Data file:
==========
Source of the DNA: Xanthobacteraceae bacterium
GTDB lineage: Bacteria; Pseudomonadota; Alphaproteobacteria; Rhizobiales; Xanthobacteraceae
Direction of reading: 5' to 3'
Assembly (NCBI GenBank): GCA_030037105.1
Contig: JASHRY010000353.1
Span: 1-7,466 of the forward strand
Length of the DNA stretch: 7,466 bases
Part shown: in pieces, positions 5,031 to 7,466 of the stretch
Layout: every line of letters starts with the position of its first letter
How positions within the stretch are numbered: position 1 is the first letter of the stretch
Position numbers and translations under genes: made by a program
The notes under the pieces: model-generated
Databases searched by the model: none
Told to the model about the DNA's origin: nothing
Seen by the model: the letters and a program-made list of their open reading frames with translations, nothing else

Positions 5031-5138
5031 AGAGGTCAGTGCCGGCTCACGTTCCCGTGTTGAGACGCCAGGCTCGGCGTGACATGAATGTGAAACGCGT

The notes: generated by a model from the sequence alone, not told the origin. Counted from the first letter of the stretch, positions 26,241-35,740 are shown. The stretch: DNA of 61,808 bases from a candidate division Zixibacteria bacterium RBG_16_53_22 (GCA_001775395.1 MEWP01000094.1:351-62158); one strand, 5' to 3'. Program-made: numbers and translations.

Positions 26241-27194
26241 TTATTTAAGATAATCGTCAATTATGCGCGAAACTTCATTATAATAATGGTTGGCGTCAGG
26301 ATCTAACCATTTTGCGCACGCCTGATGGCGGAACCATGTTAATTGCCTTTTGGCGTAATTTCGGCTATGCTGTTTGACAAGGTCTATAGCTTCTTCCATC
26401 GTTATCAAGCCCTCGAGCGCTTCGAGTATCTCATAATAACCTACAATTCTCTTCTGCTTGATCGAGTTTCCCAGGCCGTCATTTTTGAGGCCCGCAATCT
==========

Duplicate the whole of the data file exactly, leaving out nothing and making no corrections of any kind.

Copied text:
Source of the DNA: Xanthobacteraceae bacterium
GTDB lineage: Bacteria; Pseudomonadota; Alphaproteobacteria; Rhizobiales; Xanthobacteraceae
Direction of reading: 5' to 3'
Assembly (NCBI GenBank): GCA_030037105.1
Contig: JASHRY010000353.1
Span: 1-7,466 of the forward strand
Length of the DNA stretch: 7,466 bases
Part shown: in pieces, positions 5,031 to 7,466 of the stretch
Layout: every line of letters starts with the position of its first letter
How positions within the stretch are numbered: position 1 is the first letter of the stretch
Position numbers and translations under genes: made by a program
The notes under the pieces: model-generated
Databases searched by the model: none
Told to the model about the DNA's origin: nothing
Seen by the model: the letters and a program-made list of their open reading frames with translations, nothing else

Positions 5031-5138
5031 AGAGGTCAGTGCCGGCTCACGTTCCCGTGTTGAGACGCCAGGCTCGGCGTGACATGAATGTGAAACGCGT

The notes: generated by a model from the sequence alone, not told the origin. Counted from the first letter of the stretch, positions 26,241-35,740 are shown. The stretch: DNA of 61,808 bases from a candidate division Zixibacteria bacterium RBG_16_53_22 (GCA_001775395.1 MEWP01000094.1:351-62158); one strand, 5' to 3'. Program-made: numbers and translations.

Positions 26241-27194
26241 TTATTTAAGATAATCGTCAATTATGCGCGAAACTTCATTATAATAATGGTTGGCGTCAGG
26301 ATCTAACCATTTTGCGCACGCCTGATGGCGGAACCATGTTAATTGCCTTTTGGCGTAATTTCGGCTATGCTGTTTGACAAGGTCTATAGCTTCTTCCATC
26401 GTTATCAAGCCCTCGAGCGCTTCGAGTATCTCATAATAACCTACAATTCTCTTCTGCTTGATCGAGTTTCCCAGGCCGTCATTTTTGAGGCCCGCAATCT